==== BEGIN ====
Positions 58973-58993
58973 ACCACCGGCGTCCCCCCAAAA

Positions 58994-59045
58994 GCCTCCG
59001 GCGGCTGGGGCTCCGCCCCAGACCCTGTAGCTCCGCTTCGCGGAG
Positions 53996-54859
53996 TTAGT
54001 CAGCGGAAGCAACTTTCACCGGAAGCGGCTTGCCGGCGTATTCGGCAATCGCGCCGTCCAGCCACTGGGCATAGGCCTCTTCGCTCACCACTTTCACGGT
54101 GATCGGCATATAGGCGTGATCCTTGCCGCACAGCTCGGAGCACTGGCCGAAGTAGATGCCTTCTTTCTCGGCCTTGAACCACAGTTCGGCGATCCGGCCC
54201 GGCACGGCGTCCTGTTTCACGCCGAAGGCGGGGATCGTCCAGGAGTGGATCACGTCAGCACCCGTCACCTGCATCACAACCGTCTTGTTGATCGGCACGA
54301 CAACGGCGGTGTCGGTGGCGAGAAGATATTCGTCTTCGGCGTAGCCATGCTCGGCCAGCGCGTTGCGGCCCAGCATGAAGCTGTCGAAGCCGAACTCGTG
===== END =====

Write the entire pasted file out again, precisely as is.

Positions 58973-58993
58973 ACCACCGGCGTCCCCCCAAAA

Positions 58994-59045
58994 GCCTCCG
59001 GCGGCTGGGGCTCCGCCCCAGACCCTGTAGCTCCGCTTCGCGGAG
Positions 53996-54859
53996 TTAGT
54001 CAGCGGAAGCAACTTTCACCGGAAGCGGCTTGCCGGCGTATTCGGCAATCGCGCCGTCCAGCCACTGGGCATAGGCCTCTTCGCTCACCACTTTCACGGT
54101 GATCGGCATATAGGCGTGATCCTTGCCGCACAGCTCGGAGCACTGGCCGAAGTAGATGCCTTCTTTCTCGGCCTTGAACCACAGTTCGGCGATCCGGCCC
54201 GGCACGGCGTCCTGTTTCACGCCGAAGGCGGGGATCGTCCAGGAGTGGATCACGTCAGCACCCGTCACCTGCATCACAACCGTCTTGTTGATCGGCACGA
54301 CAACGGCGGTGTCGGTGGCGAGAAGATATTCGTCTTCGGCGTAGCCATGCTCGGCCAGCGCGTTGCGGCCCAGCATGAAGCTGTCGAAGCCGAACTCGTG